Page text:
On Nov. 4, Betty Ballen was the emcee/pianist. The Opening Acts began with Richard Yokomi, who sang “For the Good Times” (accompanying himself on electric guitar). He was followed by Bob Barnum, who sang “Desperado” (a capella); Ethel Carter, “Happiness” (a capella); Mark Gilbert, “You Make Me Feel So Young” (a capella); Bruce DuPont, “The Nearness of You” (accompanied by Betty Ballen); and ending with Byong Choi singing “Moonlight on the Colorado” (a capella).   

After opening acts Betty played the piano for group singing until she introduced her half-time guest, Sam Calderon.

He accompanied himself on his banjo to “Sunday,” “Twilight Time,” “You’re Nobody ‘Til Somebody Loves You,” “Beyond the Reef” and “Me and My Gal.”  The audience cheered and applauded loudly.    

After Sam’s performance, Betty played for more group singing and everyone sang  “Kumbaya” to end the musical evening.

Community Karaoke

Karen Morris, the birthday girl at Community Karaoke night, shined on stage last week the catchy tune “Try a Little Kindness.” Everyone snacked on yummy pie and ice cream bars to celebrate her special day.  

“Satisfaction,” another lively number, was done by Bob Barnum and Vickie Van Ert. Ruby Johnson and Richard Yokomi sang a duet and Ed Vilensky sang “You Don’t Know Me,” a Mickey Gilley hit.  

Susan Kelleghan awed the audience with her vocal range and expression while she sang “When I Fall in Love.” Rich Riley chose to sing a show tune “Some Enchanted Evening.” Another show tune, “Impossible Dream,” was Martin Rosendaal’s choice.  Wayne Urban had an easy, smooth style with “Easy Loving.”

Thanks to Ruby Johnson and Susan Kelleghan for dishing out the apple and pumpkin pie with ice cream bars provided by Karen Morris.  

It was a rainy, cold November karaoke night but singing makes people happy and so they appear each Wednesday night at 5:30 in Clubhouse 1.  Singers love their audience who always show encouragement to karaoke singers. Everyone is welcome.

Trimming Clubhouse Trees 

The GRF Recreation Department is seeking clubs that would like to participate in the fifth annual Christmas tree decorating effort at LW clubhouses. Clubs may apply by emailing kathyt@lwsb.com. The 2018 trees were spectacular, and this year’s effort is expected to be equally festive. 

The theme is “An Old-Fashioned Christmas.” Tree decorations should reflect holidays of years gone by. There are five clubhouses and six opportunities to participate, with two trees in Clubhouse 6.

If more than six clubs apply to decorate trees, the winners will be chosen at random. This year, all of the clubs who help to beautify the community will be featured in the LW Weekly and on the GRF website. Entries will not be ranked as they were in last year’s contest. Stop by Building 5 to apply, or email Kathy Thayer at the above address, and help Leisure World deck the halls.

Friendship Computer Club

The Friendship Club offers free computer classes taught by Jeff Sacks and Miryam Fernandez. 

The club meets on the first, second and fourth Mondays in Clubhouse 3, Room 4; and on the third Monday, in Clubhouse 6, Room B. The schedule is as follows:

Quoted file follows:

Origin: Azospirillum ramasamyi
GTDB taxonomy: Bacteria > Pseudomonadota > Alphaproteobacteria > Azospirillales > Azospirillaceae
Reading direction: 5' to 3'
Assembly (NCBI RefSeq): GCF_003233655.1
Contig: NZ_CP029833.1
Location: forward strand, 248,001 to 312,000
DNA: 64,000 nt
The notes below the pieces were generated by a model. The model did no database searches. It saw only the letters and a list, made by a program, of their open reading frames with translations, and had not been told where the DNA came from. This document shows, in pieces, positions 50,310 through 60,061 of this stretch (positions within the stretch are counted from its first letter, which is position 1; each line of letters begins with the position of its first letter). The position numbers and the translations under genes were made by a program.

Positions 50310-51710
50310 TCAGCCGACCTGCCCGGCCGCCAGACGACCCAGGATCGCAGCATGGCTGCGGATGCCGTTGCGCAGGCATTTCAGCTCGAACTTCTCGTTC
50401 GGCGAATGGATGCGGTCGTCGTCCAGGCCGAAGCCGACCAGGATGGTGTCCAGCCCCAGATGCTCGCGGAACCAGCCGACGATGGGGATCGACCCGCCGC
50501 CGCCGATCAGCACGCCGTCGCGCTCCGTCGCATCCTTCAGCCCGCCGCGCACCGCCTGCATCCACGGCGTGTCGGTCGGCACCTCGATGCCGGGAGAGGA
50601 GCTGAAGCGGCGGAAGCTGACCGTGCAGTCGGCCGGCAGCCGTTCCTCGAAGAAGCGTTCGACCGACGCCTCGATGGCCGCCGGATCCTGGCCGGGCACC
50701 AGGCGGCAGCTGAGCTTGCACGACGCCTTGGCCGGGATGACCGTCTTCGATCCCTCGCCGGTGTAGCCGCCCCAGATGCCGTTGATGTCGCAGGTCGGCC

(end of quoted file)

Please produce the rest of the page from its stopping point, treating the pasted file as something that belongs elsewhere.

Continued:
Monday, Dec. 2, Clubhouse 3, Room 4

11 a.m.—How to Shop for Groceries Online-Vons (Sacks)

Noon—How to Shop Online-Amazon (Fernandez)

For expert computer and smartphone information and advice, DMV, to suggest topics and questions, or to join the email list, contact Jeff Sacks (714) 642-0122. 

For basic computer information, iPhone/iPad, Social Media, Google Calendar questions, contact Miryam Fernandez at 884-7460.

LW Poetry

This poetry feature showcase original poems by members of the Creative Writers Club of Leisure World and other GRF members. The club’s Poetry Workshop meets on the second Wednesday of the month at 1:30 p.m. in Clubhouse 3, Room 9. The Fiction/Nonfiction Group meets on the fourth Friday at 1:30 p.m. in Clubhouse 3, Room 1, followed by a business meeting at 3 p.m.


Thanksgiving brings autumn leaves and so many emotions;

We find that if we’re not careful it can cause quite an explosion.

Family memories rise to the surface making our hearts smile,

While others may have memories to make them cry like a child.

There’s a reason to be thankful when we have things we call our own.

The simple things that come from God that feed the flesh and bone.

It makes our time on earth seem special and just a little better,

And gives us cause to then reflect and soon forgive the debtor.

It seems there is always a reason for unhappiness to show and bear;

But then all of us would need to feel the joy of when we share.

For no matter what we may have or where we may live,

The thanksgiving of happiness comes every time we give.

So as the leaves begin to fall and bring a glimpse of winter’s storm,

It offers the opportunity to help others feel safe and oh so warm.

We offer thanks for our blessings plus the friends we’ve made as well;

Being grateful we have so much, able to share and a place to dwell.

—Nancy Maggio

Dancers and Mixers

The Dancers & Mixers Club will dance in the holiday season on Tuesday, Dec. 3, in Clubhouse 4 from 7-9 p.m. Linda Herman will provide the live music. Kellie Sala will provide refreshments. Bring favorite beverages and snacks. All are welcome.

Membership dues will be collected for 2020. An election for club officers and a vote on new club bylaws will be held.